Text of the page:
Therapist’s Function and Role:
The first function of therapists is to create a good relationship with their clients.  Another key function of reality therapists is to teach clients how to engage in self-evaluation.  This is done by raising the question, “Are your behaviors getting you what you want and need?”  The role of the therapist is not to make the evaluation for clients but to challenge them to evaluate themselves.
It is the job of therapists to convey the idea that no matter how bad things are there is hope.  The therapists functions as an advocate, or someone who is on the client’s side.
Client’s experience in Therapy:
Clients will most likely find therapists to be gently, but firmly, confronting.  Reality therapists will often ask clients questions such as these: “Is what you are choosing to do bringing you closer to the people you want to be closer to right now?”  “Is what you are doing getting you closer to a new person if you are presently disconnected from everyone?”  These questions are part of the self-evaluation process, which is the cornerstone of reality therapy.
Clients can expect to experience some urgency in therapy.  Time is important, as each session may be the last.
Relationship Between Therapist and Client:
Reality therapy emphasizes an understanding and supportive relationship.  An important factor is the willingness of counselors to develop their own individual therapeutic style.  Sincerity and being comfortable with one’s style are crucial traits in being able to carry out therapeutic functions.
For involvement between the therapist and the client to occur, the counselor must have certain personal qualities, including warmth, congruence, understanding, acceptance, concern, respect for the client, openness, and the willingness to be challenged by others.  Involvement is also promoted by talking about a wide range of topics that have relevance for clients.  The counselor assists clients in gaining a deeper understanding of the consequences of their current behavior.
Choice theory takes all the mystery and uncertainty out of what the therapist is trying to do.  Therapy is always a mentoring process in which the therapist is the teacher and the client is the student.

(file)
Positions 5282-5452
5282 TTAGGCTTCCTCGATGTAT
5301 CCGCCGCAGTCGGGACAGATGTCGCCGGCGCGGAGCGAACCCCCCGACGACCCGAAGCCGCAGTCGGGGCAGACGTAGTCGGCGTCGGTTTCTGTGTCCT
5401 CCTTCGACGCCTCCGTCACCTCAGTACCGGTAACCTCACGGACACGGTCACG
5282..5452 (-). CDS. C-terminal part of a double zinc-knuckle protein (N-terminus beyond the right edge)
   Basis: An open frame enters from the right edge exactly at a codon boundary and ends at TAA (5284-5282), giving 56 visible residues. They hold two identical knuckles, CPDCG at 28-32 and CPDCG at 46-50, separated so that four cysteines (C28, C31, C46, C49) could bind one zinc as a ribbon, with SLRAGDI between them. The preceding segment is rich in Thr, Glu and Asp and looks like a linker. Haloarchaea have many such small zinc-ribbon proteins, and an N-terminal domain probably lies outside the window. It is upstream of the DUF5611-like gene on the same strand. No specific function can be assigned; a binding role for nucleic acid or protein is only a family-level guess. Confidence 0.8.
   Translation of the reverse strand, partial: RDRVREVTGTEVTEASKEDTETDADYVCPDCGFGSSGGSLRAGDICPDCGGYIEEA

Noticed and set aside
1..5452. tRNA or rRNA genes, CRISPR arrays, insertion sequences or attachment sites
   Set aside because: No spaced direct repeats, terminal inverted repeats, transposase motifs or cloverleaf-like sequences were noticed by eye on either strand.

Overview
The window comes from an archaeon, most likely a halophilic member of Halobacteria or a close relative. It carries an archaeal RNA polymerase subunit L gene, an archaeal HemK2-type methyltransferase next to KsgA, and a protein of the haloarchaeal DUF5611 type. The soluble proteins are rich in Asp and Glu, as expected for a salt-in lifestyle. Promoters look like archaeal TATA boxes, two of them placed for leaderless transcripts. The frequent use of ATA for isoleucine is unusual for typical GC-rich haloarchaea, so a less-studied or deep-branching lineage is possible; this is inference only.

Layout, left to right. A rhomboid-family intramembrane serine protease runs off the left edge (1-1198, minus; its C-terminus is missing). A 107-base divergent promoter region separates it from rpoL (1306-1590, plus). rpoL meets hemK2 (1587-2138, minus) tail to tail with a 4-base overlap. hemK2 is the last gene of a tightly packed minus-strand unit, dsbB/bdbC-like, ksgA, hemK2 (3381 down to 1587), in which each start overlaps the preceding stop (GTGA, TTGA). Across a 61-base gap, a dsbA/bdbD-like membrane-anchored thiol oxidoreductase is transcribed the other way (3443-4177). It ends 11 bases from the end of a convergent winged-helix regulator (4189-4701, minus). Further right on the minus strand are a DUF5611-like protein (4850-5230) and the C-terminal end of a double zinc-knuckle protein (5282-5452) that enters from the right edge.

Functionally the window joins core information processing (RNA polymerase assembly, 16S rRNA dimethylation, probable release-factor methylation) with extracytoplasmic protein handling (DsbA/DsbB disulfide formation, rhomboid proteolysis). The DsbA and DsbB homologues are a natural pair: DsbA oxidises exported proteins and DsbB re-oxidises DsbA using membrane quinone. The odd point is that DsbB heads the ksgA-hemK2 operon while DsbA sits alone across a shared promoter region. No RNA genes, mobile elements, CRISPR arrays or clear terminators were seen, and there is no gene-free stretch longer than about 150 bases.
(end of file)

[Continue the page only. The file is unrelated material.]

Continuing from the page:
The Practice of Reality Therapy:
The practice of reality therapy consists of two major components:  (1) creating the counseling environment and (2) implementing specific procedures that lead to changes in behavior.  The art of counseling is to weave these components together in ways that lead clients to evaluate their lives and decide to more in more effective directions.
Establishing a working relationship with clients’ typically proceeds through an exploration of clients’ wants, needs and perceptions.  Clients explore their total behavior and make their own evaluation of how effective they are in getting what they want.  If clients decide to try new behavior, they make plans that will lead to change, and they commit themselves to their plan.  This includes the therapist following up on how well clients are doing and offering further consultation as needed.
Actual therapeutic practice takes considerable skill and creativity.  The manner in which they are applies does vary depending on the counselor’s style and personal characteristics.  The principles of reality therapy are applied in a progressive manner but they are not discrete and rigid categories.  The counselor tailors the counseling to what the client presents.  The counselor is prepared to work in a way that is meaningful to the client, the move toward satisfying relationships remains in the foreground.
The Counseling Environment:
It is from this mildly confrontive yet always noncriticizing, nonblaming, noncomplaining, caring environment that clients learn to create the satisfying environment that leads to successful relationships.  In this coercion-free atmosphere, clients feel free to be creative and to begin to try new behaviors.
Some of the approaches to establishing a therapeutic environment include using attending behavior, suspending judgment of clients, doing the unexpected, using humor appropriately, being oneself as a counselor; engaging in facilitative self-disclosure, listening for metaphors in the client’s mode of self-expression, listening for themes, summarizing and focusing, and being an ethical practitioner.  The basis for therapeutic interventions to work rests on a fair, firm, friendly, and trusting environment.
Procedures that lead to change:
Reality therapists begin by asking clients what they want from therapy.  They also inquire about the choices clients are making in their relationships.
In the first session a skilled therapist looks for and defines the wants of the client.  The therapist also looks for a key unsatisfying present relationship – usually with a spouse, a child, a parent, or an employer.  The therapist might ask, “Whose behavior can you control?”  This question may need to be asked several times during the next few sessions to deal with the client’s resistance to looking at his or her own behavior.
When clients begin to realize that they can control only their own behavior, therapy is under way.  The rest of therapy focuses on how clients can make better choices.  There are more choices available than clients realize, and the therapist explores these possible choices.  They can choose to change – even if the other person in the relationship does not change.